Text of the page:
Gathered for a day at Tama Art University in Tokyo, seven professors and researchers in arts and sciences shared their perspectives on life, from biosemiotics to extraterrestrial agents.
From our correspondent in Tokyo
What is life? What makes up a human, an octopus, a crow, an iguana, a fern, an ant, a jellyfish, a microbe… knowing that all life on Earth originated from the same primordial soup? And what if we were all born from stardust? What other forms of life exist beyond our own planet?
Two professors from Japanese universities, Akihiro Kubota (whose artistic satellite Artsat was awarded at Ars Electronica in 2015) and Juan M. Castro, invited a handful of researchers in astrobiology, biochemistry, speculative biology, biosemiotics… to discuss these questions and the issues that surround them. On June 7, 2019, in an auditorium on Tama Art University’s Hachioji campus west of Tokyo, about a hundred students and visitors came to listen to these experts during a symposium entitled “Matter(s) in Motion”.
Akihiko Yamagishi, professor at the Tokyo University of Pharmacy and Life Sciences, reminds us that all living beings are composed primarily of polymers of amino acids in liquid, a sort of protein soup with RNA that forms a genetic system. He also points out that such organic compounds have been found in the molecular clouds of certain comets, asteroids, meteorites and other cosmic dust.
The Tanpopo mission instigated by Yamagishi is an investigation of the panspermia hypothesis, which posits that life on Earth germinated from extraterrestrial microorganisms. From May 2015 to February 2018, the Japanese experiment module installed on the International Space Station, which orbits the Earth every 90 minutes at an altitude of 400km, captured samples of micrometeoroids (weighing less than 1 gram). The objective of the Tanpopo mission is to estimate the density of microorganisms situated at this altitude and to determine the resilience of Earth-based microbes exposed to outer space. Some of them, says Yamagishi, can survive near the surface of Mars.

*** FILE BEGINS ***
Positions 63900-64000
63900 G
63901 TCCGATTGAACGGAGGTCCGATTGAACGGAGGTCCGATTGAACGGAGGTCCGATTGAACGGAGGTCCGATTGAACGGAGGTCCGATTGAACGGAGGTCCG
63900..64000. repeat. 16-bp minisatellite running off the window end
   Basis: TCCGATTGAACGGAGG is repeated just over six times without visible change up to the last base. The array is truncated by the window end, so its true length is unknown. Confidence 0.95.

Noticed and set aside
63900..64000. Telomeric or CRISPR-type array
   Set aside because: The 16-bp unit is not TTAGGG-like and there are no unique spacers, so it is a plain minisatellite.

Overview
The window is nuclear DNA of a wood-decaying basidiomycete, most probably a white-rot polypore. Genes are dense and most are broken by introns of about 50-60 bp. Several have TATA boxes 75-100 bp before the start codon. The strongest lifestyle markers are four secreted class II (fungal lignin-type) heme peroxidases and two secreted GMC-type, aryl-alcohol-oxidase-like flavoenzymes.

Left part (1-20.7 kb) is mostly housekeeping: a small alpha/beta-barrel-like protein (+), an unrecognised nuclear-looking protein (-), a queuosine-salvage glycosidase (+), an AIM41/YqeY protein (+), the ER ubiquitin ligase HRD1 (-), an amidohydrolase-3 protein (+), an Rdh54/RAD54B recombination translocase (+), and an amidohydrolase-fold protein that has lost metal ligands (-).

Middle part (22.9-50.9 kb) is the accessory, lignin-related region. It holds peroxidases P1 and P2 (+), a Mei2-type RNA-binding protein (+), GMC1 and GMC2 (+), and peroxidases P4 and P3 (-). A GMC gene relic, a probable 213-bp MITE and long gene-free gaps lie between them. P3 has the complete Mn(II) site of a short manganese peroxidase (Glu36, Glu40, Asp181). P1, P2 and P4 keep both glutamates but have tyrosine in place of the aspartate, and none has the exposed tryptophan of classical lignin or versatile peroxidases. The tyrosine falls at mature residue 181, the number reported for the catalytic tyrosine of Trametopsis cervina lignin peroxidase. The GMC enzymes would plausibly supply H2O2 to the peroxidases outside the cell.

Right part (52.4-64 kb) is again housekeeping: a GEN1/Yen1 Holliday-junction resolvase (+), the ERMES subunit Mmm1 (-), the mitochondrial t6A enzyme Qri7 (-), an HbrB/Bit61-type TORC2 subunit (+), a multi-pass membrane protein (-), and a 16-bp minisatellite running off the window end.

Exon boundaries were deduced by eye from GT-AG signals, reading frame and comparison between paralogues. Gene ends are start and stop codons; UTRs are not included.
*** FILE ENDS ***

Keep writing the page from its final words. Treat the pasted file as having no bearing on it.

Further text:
Chemist Taro Toyota, associate professor at the University of Tokyo, wears a bright yellow t-shirt bearing the Japanese words for “artificial cell life”. He is particularly interested in the lipids present in the primordial soup of life. He and his colleagues are doing experiments with oil in water, observing the transformation and self-propelled movement of the resulting soft micro-objects. These artificial models of chemical cells have been recognized as plausible prebiotic structures from which life on Earth could have emerged.
Yasuhito Sekine, professor at the Earth-Life Science Institute of Tokyo Institute of Technology, brings out the poetry in celestial bodies, rocky, icy and gaseous. Inspired by American astrobiologist Carl Sagan’s quote from the 1970s “Extraordinary claims require extraordinary evidence”, he continues to search for extraordinary life forms in outer space: on Mars, where organic matter has been found in the sediment of ancient lakes; on Jupiter’s moon Europa, where the presence of salt from an underground sea has been confirmed, as seen in the red stripes of its icy surface; on Saturn’s moon Enceladus, where water from the underground ocean erupts through the ice into geysers; on Saturn’s biggest moon Titan, whose thick atmosphere of gases contains lakes of liquid methane that could potentially harbor a form of life.
Life as we know it, says Sekine, requires three things: liquid, energy and organic compounds. According to these criteria, the habitable zone of our Solar System already includes some 20 celestial bodies. And let’s not forget that beyond our own Milky Way there are billions of other galaxies in the universe…
Bio art and carbophilia
To give some artistic and cultural context to all this scientific research, Ingeborg Reichie, professor at the University of Applied Arts Vienna, presented a short history of speculative biology through iconic artworks that comment on the relationship between the arts and the medical sciences: from 19th century German pathologist Rudolf Virchow’s “living” sculptures created from his own cell tissue, to Mary Maggic’s latest bio-hacking experiments (such as Open Source Estrogen in 2016). More than an esthetic vision, says Reichie, bio art offers a critical reflection on the changing context in which life can exist.